Near-infrared photoluminescence properties of PbS QDs embedded in glasses were investigated upon below-bandgap excitation. PbS QDs were precipitated in the glasses upon thermal treatment. Near-infrared anti-Stokes photoluminescence (ASPL) from PbS QDs was observed. Dependence of the ASPL on size and excitation power indicated that ASPL was phonon-assisted one-photon process. These near-infrared anti-Stokes photoluminescence of PbS QDs in glasses have potential applications for light conversion and laser cooling.
© 2017 Optical Society of America
Anti-Stokes photoluminescence is luminescence where the emitted photons are higher in energy than the excitation photons. ASPL, which violates of Stokes’ law in nature, was first observed in dye molecules , and then has been reported in various systems like bulk semiconductor and nanocrystals [2–4], polymers [5,6], and heterostructures [7,8] Due to the particular properties, ASPL has great potentials for applications in the multi-color displays , dynamical imaging microscopy , unconventional lasers , bio-imaging agents  and solid-state laser cooling devices .
Two-photon absorption process [3,4], Auger recombination [7,8], and one-photon absorption assisted by phonons [14–19] have been considered as the possible mechanisms leading to ASPL. In the two-photon absorption process, two photons are absorbed through a real or virtual intermediate state leading to higher energy recombination. Two photons absorption through a real intermediate state is common in ASPL for rare-earth ions while through a virtual intermediate state has been used to explain the ASPL in semiconductor nanocrystals [3,4]. The second process is an Auger-like recombination, where an electron-hole pair recombines nonradiatively and excites another electron or hole into higher energy states, which is common in heterostructures [7,8]. The third process involves one-photon phonon-assisted carrier excitation. The additional energy comes from the absorption of phonons, which has been reported to explain ASPL of QDs, like CdSe [14,15], InP , CdTe [14,16], PbS  and PbSe [18,19]. In general, intensity of ASPL (IASPL) based on the two-photon absorption shows a quadratic dependence on the excitation power (Iex) . For the ASPL induced by the Auger recombination, a cubic dependence on the excitation power should be observed , and for the phonon absorption assisted ASPL, it is linearly dependent on the excitation power [15,16,20].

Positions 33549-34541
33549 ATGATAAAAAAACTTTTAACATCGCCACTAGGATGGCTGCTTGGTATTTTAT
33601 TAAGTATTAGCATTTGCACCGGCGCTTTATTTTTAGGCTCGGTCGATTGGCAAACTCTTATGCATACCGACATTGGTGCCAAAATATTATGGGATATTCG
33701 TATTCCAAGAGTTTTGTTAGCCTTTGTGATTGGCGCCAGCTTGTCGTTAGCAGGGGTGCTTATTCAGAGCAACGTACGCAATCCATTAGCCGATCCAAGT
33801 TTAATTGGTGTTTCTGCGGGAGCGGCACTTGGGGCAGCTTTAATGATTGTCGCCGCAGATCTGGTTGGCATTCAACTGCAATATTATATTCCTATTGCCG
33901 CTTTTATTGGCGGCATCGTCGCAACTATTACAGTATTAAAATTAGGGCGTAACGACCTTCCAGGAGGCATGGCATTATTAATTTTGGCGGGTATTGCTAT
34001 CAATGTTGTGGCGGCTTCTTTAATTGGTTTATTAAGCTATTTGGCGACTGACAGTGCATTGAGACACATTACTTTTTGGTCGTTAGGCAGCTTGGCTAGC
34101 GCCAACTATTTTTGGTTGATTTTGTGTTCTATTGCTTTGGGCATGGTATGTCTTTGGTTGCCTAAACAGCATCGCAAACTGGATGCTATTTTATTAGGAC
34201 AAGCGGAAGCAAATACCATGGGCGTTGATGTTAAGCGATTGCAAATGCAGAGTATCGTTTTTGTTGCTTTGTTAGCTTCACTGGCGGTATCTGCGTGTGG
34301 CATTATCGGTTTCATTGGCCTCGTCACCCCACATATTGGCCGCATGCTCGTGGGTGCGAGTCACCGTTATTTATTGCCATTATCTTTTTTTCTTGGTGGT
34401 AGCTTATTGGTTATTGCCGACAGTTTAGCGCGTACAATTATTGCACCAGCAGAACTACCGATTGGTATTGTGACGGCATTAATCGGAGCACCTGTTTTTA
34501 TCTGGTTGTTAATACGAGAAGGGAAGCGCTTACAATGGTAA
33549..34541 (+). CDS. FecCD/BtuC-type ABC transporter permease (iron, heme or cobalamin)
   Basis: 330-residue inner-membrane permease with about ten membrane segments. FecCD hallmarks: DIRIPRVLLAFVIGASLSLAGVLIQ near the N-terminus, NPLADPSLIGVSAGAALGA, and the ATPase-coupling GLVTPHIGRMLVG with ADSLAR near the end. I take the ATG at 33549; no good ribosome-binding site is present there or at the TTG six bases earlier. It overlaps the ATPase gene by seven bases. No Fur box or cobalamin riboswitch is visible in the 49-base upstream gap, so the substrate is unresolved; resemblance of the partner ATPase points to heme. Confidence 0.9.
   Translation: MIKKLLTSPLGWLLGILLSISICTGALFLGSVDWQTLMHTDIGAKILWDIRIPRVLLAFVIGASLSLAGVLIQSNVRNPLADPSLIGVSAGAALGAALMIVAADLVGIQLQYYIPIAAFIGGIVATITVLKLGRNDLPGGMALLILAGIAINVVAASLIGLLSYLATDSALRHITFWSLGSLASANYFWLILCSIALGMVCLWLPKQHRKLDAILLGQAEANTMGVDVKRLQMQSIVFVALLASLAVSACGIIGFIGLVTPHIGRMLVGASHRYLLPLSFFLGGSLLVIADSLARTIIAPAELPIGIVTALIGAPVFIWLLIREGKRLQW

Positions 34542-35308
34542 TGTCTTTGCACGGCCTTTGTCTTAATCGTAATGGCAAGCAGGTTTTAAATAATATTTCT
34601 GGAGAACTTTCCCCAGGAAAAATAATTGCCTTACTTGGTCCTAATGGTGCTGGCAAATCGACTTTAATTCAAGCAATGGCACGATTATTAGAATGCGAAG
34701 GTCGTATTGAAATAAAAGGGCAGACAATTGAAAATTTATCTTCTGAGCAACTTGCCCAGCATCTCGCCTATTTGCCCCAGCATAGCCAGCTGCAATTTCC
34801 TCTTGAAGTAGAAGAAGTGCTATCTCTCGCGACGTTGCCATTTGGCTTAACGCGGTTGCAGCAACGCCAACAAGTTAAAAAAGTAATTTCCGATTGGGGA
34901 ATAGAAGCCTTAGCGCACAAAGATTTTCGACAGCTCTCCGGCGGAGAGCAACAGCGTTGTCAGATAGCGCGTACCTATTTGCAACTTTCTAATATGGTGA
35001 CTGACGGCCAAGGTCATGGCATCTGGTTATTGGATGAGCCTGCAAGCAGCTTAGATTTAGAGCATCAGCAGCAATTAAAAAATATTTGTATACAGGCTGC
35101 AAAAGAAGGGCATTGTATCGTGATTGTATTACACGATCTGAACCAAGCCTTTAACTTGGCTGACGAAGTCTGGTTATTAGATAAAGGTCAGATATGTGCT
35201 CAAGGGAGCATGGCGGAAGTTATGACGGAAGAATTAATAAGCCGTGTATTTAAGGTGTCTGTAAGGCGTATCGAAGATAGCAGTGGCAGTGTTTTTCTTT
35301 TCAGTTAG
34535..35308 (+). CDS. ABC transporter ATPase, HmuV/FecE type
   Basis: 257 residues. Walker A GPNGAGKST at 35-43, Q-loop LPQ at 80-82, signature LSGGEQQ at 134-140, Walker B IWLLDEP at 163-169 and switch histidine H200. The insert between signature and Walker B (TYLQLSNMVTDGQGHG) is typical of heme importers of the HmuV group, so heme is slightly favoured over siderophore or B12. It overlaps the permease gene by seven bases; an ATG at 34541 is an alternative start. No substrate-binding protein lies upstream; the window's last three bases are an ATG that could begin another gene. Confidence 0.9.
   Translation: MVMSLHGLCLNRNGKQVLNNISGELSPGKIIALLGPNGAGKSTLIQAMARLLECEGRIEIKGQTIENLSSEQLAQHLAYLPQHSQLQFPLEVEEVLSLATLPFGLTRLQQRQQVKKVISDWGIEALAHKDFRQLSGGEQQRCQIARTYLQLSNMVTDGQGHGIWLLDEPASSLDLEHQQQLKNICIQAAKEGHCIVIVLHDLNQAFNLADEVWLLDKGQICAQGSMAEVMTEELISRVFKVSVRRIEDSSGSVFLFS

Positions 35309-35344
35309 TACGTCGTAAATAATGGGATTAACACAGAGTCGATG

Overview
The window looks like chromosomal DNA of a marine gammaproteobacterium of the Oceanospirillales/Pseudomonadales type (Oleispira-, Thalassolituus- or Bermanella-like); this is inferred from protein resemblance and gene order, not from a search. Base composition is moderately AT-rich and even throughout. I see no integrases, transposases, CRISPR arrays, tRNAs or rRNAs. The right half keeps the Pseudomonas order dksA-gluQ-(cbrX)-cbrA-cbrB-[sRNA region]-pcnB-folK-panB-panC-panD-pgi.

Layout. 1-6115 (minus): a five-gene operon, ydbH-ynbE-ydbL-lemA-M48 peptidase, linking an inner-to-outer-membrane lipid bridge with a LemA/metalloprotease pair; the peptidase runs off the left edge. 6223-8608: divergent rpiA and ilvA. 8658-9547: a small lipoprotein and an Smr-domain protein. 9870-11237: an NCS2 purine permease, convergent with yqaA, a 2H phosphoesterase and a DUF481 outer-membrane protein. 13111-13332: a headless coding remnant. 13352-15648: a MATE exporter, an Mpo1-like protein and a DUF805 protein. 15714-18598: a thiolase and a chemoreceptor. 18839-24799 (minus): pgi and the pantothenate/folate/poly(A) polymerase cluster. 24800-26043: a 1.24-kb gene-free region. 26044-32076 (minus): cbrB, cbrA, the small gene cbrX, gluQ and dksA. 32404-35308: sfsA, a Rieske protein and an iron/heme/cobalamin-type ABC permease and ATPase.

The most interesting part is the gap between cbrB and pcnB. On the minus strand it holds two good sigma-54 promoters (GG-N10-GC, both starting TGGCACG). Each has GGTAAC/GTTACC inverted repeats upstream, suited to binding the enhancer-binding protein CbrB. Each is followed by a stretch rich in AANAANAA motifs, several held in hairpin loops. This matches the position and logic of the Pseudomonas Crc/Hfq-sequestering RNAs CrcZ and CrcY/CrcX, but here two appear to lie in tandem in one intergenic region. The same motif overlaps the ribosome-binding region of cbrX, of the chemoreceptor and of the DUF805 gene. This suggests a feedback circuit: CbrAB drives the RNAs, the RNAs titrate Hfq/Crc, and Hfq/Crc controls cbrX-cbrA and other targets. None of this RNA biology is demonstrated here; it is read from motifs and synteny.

Synthesis of quantum dots in glasses is particularly attractive since it is inexpensive and chemically durable with high mechanical strength . Furthermore, the versatility of glassy hosts allows fabrication of devices in the bulk, planar or fiber forms . However, there has been not much researches on the ASPL of QDs doped glasses.
In this work, a series of PbS QDs with different diameters were precipitated inside the silicate glasses. Upon excitation at the long wavelength side of the absorption bands, efficient anti-Stokes photoluminescence was observed. The anti-Stokes photoluminescence spectrum was significantly red shifted relative to the normal photoluminescence spectrum. Moreover, with the increase in the excitation intensity, center wavelength of the anti-Stokes photoluminescence band gradually shifted towards the short wavelength, approaching the photoluminescence with high energy excitation. Finally, mechanism of ASPL from PbS QDs in glasses was discussed based on the phonon-assisted one-photon process.
Glasses with nominal compositions of 50SiO2-25Na2O-5Al2O3-10BaO-5ZnO-2ZnS-0.8PbO (in mol%) were prepared by conventional melt-quenching method. Chemical powders with purity of >99.9% were weighted and thoroughly mixed before melting in alumina crucibles at 1400 °C for 30 min under the ambient atmosphere. The melts were quenched in a brass mold and pressed with another for quenching. The glasses thus obtained were annealed at 400 °C for 2 h to reduce the thermal stress. Annealed glasses were cut into small species for further heat treatments. PbS QDs were precipitated in the glasses by thermal treatment at temperatures near the glass transition. Average size of PbS QDs formed in the glasses was controlled by adjusting the heat-treatment temperature and duration.